MUCH of the intellectual production of Alexandria derives directly from Ptolemaic patronage, and we may begin this chapter by a general consideration of that institution. Literary patronage is a very ancient feature of Greek culture.1 It arose with the tyrants in the Archaic period, and survived wherever tyranny and monarchy lasted into the Roman period. Leading political figures of the Roman Republic exercised their patronage over Greek poets, and subsequently the emperors established a lavish system of patronage in Rome.2 To name only a few familiar figures, Simonides, Pindar, and Bacchylides all owed their livelihood at one time to the benevolence of the tyrants of Sicily, and Polycrates at Samos and Pisistratus at Athens had also formed notable centres of literary activity. The democratic world of Classic Athens had little use for direct patronage of this type, but outside Athens it survived, and indeed developed in the fifth and fourth centuries, particularly in Macedon, where Archelaus, the ancestor of Philip II, collected round him a coterie of literary notables--Euripides, Timotheus, and others3--and later Philip II also had his court littérateurs, notably Aristotle, and so, in his turn, had Alexander.4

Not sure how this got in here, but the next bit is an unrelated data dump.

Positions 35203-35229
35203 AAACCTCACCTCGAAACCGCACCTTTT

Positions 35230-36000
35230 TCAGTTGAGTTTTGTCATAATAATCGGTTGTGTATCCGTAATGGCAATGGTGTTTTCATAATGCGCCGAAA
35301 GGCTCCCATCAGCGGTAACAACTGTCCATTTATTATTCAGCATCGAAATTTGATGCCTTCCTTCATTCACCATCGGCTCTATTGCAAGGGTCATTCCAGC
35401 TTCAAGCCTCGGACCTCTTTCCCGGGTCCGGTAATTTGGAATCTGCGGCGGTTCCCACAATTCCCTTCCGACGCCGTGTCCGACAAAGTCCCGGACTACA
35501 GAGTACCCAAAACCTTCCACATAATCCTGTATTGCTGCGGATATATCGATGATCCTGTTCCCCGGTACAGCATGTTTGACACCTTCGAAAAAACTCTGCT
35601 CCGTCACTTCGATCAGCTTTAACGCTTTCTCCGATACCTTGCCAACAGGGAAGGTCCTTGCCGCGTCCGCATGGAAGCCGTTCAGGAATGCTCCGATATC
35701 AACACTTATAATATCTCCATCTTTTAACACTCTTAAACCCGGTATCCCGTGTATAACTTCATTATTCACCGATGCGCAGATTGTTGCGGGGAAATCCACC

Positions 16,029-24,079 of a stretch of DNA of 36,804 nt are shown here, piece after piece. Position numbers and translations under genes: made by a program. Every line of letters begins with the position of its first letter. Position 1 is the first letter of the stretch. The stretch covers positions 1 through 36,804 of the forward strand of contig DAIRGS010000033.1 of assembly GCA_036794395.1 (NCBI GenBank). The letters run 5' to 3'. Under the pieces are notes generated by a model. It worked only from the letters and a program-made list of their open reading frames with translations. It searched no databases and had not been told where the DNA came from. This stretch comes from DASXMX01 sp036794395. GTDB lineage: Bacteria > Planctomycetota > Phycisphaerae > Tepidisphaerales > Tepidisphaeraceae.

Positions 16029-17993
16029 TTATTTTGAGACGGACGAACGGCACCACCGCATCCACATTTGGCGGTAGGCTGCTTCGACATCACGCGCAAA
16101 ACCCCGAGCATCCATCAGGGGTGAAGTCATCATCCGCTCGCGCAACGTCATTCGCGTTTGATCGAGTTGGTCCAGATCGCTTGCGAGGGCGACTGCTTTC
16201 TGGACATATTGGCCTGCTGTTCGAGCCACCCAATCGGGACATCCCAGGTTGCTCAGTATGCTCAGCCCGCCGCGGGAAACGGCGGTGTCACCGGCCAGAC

Thus the patronage of the Hellenistic kings was nothing new; the institution was seemingly an invariable accompaniment of royal splendour. The difference, at least in Egypt, lay in the extent and direction of its development. In the Archaic and Classic ages, as later in Imperial Rome, patronage was repaid with poetry, and that, apparently, was the extent of the obligation. In the Hellenistic world this individual aspect of the matter survived to some extent, but the determination of the sovereign to support learning for its own sake was of greater significance. To this end the various kings, with larger funds at their disposal than the rulers of an earlier day, established permanent foundations of learning. This development, which implies a new conception both of the physical world and of the creations of the past as due objects of study, is itself a matter of considerable interest. In Egypt the main factor in the new scientific attitude to literature and to all branches of natural study


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